I’m particularly impressed by the HELP model in part because of a nifty way to make the program sustainable: Winners commit to giving back 15 percent of their incomes for their first nine years in their jobs. That’s a hefty sum: HELP graduates earn an average of $15,000 a year, compared with per capita income in Haiti of a bit more than $800, and university tuition is very cheap by American standards.
One brilliant new high school graduate, Elice Oreste, was working as an apprentice carpenter in a remote village and earning just $50 a month. HELP sent him to college to study industrial engineering, and he just graduated — and promptly found a job at a European company as a maintenance engineer for $1,500 a month.
“The only difference is his access to education,” notes Bohan.
A HELP scholarship is also transforming the trajectory of Anne Martine Augustin, an orphan who is studying electrical engineering. She designed an app for disaster readiness in Haiti that won a World Bank programming competition.
The greatest unexploited resource in poor countries isn’t oil or gold; it’s people like her. So, with the backing of mostly American donors, HELP scours the country for brilliant but impoverished high school graduates. Once selected, the students also get coaching in English, computer use, and leadership and public service. The aim is to nurture an elite corps of change-makers to build up the country.
“Nobody knows Haiti better than Haitians,” says Leonardo Charles, chosen for a scholarship after he scored in the top five in nationwide exams while also serving as high school class president and student newspaper editor “If there is to be change, it will be from us.”
So I raise my eggnog to toast all those promoting education at home and abroad, thereby spreading opportunity. It’s the updated version of giving a person a fishing pole rather than a fish.
At a party, a Western aid worker once asked Bohan whether HELP graduates would be able to find jobs.
“Look around this room,” Bohan says he replied. “I can replace every white person in this room with a Haitian.”
And now finally we get to Mr. Bruni:
There’s a square in the upper right-hand corner of your computer keyboard that probably looks more banged up than it did a week or two ago. It’s the one marked “delete.” I’ll bet that you’ve been giving it a workout lately, pressing it hard and often, moving relentlessly backward over your emails, fretting and fussing and killing off nearly as many words as you birth. Are they open to misinterpretation? Is their tone too mischievous or meanspirited? Delete, delete, delete. Better safe than Sony’d.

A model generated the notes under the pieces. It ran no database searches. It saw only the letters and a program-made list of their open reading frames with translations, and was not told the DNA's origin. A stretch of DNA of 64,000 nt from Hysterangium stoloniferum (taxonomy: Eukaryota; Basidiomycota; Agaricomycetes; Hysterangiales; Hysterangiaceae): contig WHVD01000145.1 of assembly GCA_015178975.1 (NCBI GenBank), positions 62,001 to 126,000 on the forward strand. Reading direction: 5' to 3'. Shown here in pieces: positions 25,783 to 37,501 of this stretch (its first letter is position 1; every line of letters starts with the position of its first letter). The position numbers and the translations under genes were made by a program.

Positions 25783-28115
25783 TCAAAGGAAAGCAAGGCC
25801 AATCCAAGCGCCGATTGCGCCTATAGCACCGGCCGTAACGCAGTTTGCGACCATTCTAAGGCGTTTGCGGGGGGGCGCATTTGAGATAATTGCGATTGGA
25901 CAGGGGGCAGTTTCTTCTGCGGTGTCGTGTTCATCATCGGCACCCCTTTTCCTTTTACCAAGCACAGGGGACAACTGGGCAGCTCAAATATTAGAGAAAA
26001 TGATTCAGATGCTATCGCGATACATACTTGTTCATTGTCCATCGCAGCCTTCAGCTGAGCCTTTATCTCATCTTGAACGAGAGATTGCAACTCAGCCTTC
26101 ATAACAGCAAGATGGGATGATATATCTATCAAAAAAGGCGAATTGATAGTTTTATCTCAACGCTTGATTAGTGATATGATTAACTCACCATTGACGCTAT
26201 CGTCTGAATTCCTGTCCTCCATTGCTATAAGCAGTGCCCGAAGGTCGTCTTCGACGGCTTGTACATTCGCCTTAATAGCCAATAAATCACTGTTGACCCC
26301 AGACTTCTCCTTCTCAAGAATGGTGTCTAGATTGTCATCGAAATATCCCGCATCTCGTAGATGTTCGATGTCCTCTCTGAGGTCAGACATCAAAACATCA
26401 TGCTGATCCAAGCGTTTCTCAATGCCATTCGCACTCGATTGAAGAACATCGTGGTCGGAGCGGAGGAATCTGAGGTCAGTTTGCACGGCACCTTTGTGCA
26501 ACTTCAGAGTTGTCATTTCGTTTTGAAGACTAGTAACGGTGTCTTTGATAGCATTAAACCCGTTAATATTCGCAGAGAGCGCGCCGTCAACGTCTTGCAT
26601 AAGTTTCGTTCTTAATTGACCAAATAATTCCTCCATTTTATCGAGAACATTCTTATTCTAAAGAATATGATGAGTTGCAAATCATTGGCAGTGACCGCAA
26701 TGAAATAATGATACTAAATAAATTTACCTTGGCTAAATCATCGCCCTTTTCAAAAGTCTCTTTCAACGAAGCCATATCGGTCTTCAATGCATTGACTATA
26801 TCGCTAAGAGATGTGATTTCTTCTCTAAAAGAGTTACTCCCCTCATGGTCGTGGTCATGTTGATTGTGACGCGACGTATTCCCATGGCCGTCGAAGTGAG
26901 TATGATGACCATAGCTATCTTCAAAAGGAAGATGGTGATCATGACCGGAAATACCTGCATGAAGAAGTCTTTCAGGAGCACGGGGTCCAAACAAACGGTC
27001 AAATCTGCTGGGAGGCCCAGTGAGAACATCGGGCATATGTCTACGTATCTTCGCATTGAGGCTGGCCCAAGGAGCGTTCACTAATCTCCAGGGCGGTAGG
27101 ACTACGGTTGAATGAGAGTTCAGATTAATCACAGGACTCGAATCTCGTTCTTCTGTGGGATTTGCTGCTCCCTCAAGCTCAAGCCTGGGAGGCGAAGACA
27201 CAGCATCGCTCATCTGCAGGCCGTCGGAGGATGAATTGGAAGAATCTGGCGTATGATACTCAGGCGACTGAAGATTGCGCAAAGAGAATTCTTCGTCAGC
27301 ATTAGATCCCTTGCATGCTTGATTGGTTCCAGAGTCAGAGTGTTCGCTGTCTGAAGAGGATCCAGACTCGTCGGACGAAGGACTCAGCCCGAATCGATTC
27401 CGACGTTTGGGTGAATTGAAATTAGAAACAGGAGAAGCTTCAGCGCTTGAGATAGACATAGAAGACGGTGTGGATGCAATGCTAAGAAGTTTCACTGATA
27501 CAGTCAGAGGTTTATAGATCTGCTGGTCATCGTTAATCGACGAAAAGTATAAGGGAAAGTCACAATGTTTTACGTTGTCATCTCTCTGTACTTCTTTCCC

And I’ll bet that it’s all been coming back to you and coming to a head: the invasive games that Facebook has played, the data that Uber holds, the alarms that Edward Snowden sounded, the flesh that Jennifer Lawrence flashed to more people than she ever intended. The Dear Leader is late to this wretched party, and the breach that his regime in North Korea apparently orchestrated is less revelation than confirmation. You can no longer assume that what’s meant to be seen by only one other individual won’t find its way to hundreds, thousands, even millions. That sort of privacy is a quaint relic.
The lesson here isn’t that Hollywood executives, producers, agents and stars must watch themselves. It isn’t to beware of totalitarian states. It’s to beware, period. If it isn’t a foreign nemesis monitoring and meddling with you, then it’s potentially a merchant examining your buying patterns, an employer trawling for signs of disloyalty or indolence, an acquaintance turned enemy, a random hacker with an amorphous grudge — or of course the federal government.
And while this spooky realization prompts better behavior in certain circumstances that call for it and is only a minor inconvenience in other instances, make no mistake: It’s a major loss. Those moments and nooks in life that permit you to be your messiest, stupidest, most heedless self? They’re quickly disappearing if not already gone.
It’s tempting to try to forget that by homing in on other strands of the stories that bring it to our attention. As last week ended, the discussion about Sony turned to the entertainment industry’s hasty capitulation to threats of terrorism.
“I think they made a mistake,” President Obama said on Friday, referring to Sony executives’ decision to pull the movie “The Interview” from theaters. “We cannot have a society in which some dictator someplace can start imposing censorship here in the United States.” He added that the America government would respond to North Korea’s actions “proportionally,” but that it hadn’t yet determined how.